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Colorado breaks press, upsets No. 9 Missouri
BOULDER, Colo. -- The Colorado Buffaloes broke Missouri's press and also the Tigers' stranglehold on their one-sided series.
Super sophomore Alec Burks, from suburban Kansas City, Mo., scored a career-high 36 points, and the Buffaloes upset ninth-ranked Missouri 89-76 in their final Big 12 opener.
The Buffaloes (12-4, 1-0), who join the expanded Pac-12 next season, snapped a streak of 13 straight losses in conference openers with their first win over Missouri in nearly five years.
"It shows that we're a different team from last year. It shows that we can play with anybody in the Big 12, anybody ranked," said Burks, whose previous career best was a 29-point effort at San Francisco on Nov. 20. "It's a statement game for us."
The Tigers (14-2, 0-1) had won nine straight overall and nine in a row against the Buffaloes, whose last win over a top-10 team came against third-ranked Texas in 2003.
"It feels great, but we expected to win this game," insisted Colorado senior point guard Cory Higgins, who scored 18 points and tied his career high with 10 boards. "We know when we play as a unit, we play together, we feel like we can beat anybody in the country. When we play defense together, we're hard beat. And especially on the offensive end, we have too many weapons out there. I mean, we felt like we were the better team."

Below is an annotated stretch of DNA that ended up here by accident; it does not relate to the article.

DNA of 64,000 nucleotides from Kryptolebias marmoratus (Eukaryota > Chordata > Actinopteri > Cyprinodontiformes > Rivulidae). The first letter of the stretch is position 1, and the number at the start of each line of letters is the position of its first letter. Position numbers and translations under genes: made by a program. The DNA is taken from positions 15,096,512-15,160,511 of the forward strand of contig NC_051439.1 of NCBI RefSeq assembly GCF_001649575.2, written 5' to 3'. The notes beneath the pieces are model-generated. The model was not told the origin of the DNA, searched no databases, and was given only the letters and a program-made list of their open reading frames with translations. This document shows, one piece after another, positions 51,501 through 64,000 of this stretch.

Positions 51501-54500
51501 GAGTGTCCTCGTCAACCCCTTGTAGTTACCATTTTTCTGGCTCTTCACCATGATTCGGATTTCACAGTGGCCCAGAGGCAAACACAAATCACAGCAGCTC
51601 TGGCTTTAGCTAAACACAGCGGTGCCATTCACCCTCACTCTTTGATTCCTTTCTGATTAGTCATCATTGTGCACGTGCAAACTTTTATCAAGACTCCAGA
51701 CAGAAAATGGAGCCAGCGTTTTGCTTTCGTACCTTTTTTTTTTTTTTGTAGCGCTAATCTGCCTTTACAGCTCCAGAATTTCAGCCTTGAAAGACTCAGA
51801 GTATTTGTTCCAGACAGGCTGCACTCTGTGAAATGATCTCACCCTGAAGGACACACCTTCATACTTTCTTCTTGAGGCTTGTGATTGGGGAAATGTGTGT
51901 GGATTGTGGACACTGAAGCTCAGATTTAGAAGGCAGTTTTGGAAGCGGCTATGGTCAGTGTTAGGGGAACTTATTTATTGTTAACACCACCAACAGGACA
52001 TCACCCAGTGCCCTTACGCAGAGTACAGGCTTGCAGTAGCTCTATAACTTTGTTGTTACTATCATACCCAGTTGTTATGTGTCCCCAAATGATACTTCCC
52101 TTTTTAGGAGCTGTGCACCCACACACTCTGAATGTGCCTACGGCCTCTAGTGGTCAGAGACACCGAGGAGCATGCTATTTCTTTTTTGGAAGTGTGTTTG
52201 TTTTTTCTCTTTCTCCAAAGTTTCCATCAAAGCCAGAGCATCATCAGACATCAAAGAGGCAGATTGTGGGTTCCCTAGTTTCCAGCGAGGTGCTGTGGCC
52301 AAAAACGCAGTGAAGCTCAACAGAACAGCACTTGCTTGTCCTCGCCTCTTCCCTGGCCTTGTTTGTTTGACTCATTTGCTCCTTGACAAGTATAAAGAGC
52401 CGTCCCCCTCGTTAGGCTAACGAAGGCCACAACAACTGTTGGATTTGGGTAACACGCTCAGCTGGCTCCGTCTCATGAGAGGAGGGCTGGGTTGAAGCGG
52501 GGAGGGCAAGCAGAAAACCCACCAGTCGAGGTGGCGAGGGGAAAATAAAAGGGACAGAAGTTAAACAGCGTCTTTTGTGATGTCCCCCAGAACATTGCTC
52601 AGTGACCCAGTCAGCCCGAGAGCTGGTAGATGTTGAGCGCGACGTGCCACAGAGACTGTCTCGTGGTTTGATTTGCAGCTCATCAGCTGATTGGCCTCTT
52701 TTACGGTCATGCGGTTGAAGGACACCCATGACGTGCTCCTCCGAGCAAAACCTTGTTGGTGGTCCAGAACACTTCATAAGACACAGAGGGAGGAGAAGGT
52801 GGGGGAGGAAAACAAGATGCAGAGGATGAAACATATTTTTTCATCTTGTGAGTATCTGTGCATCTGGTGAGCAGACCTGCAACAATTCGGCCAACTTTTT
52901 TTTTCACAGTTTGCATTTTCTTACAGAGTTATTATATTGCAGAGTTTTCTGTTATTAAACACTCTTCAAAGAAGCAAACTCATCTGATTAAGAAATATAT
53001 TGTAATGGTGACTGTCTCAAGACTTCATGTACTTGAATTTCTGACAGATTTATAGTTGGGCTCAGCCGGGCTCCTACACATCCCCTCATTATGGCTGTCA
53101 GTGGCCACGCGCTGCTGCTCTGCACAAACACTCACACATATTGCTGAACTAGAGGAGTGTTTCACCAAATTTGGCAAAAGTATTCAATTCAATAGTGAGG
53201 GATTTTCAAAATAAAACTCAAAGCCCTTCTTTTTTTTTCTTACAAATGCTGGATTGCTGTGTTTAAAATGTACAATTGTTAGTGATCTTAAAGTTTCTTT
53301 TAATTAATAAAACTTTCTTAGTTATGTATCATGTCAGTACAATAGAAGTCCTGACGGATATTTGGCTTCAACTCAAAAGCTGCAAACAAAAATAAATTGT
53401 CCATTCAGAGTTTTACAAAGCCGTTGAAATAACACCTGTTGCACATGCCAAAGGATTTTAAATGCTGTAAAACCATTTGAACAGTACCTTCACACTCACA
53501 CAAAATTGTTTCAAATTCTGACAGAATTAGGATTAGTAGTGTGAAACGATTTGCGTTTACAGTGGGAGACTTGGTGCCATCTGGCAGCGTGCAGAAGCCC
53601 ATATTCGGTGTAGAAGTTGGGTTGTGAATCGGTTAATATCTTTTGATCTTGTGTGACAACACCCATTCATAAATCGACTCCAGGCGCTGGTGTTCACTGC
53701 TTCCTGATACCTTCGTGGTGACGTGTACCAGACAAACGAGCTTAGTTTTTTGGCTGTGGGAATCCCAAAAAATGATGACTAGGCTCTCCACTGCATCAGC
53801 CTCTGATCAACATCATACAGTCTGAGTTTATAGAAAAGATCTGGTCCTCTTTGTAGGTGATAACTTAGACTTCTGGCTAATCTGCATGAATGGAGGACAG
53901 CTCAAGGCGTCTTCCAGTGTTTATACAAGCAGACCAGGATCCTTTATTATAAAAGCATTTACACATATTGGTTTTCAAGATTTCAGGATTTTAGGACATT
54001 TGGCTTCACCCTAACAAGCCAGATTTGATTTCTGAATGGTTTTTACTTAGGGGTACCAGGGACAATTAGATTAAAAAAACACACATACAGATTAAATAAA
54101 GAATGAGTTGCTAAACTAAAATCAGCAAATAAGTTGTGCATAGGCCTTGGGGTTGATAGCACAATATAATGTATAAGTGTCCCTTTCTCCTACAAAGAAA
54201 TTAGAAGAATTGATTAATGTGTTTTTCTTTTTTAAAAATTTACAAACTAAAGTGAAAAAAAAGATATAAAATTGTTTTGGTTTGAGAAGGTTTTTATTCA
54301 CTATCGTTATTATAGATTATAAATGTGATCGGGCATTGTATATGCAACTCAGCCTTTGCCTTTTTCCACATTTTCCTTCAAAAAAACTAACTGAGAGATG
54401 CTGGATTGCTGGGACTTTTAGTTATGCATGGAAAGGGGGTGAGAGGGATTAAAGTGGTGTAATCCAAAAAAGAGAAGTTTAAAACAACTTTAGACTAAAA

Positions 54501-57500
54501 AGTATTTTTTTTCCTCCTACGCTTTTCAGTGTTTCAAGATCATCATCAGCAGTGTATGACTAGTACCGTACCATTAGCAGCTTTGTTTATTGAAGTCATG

Most opponents don't take it to Missouri like the Buffs did when they kept breaking the press and aggressively pushing the pace against one of the most athletic teams in the country.
"They did a good job of attacking us, more than anything else," Tigers coach Mike Anderson said.
Colorado coach Tad Boyle said Missouri tries "to get you on your heels," so the key was breaking the press and then his players knowing when to attack and when to pull back and make the Tigers play more defense.
"You've got to make them pay for pressing," Higgins said. "I think this team is better prepared this year to play teams like Missouri because we like to run. And they're just giving us opportunities to run every time they press. Every time they pressed, our eyes lit up, so eventually they had to get out of it for a little bit."
The Buffs capitalized on their altitude advantage by pushing the pace.
"The main thing when you see them huffing and puffing like that is keep sprinting harder up and down, rim to rim," said Colorado forward Austin Dufault, who scored 12.
The Buffs took control early on behind Burks and a solid supporting cast that included Levi Knutson with 13 points and Dufault's 12.
The Buffaloes led by 12 at the half and were up 18 early in the second half before the Tigers, who were led by Michael Dixon Jr.'s 17 points, charged back, pulling to 79-72 with two minutes left on Marcus Denmon's three-point play.
Missouri, which was outrebounded 47-33, couldn't get any closer.
With 20 first-half points, Burks surpassed his season average of 19 points by halftime.
He sparked two separate 15-2 runs in the first half. The second one led to a 46-34 lead at the break.
"Every time we made a run, he did a good job of making an answer," Anderson said. "When you've got a guy from our home state, he's going to take it personal."
Not so fast, Burks said.
"It's special because they're ranked, but every game is a different game," he said. "I don't care who it is. Just because it's Missouri doesn't mean it has any extra meaning for me."
The lead was eight when Burks got the inbounds pass with 1 second on the shot clock, spun and swished a basket that made it 77-67.
"Sometimes it's your day," Burks said.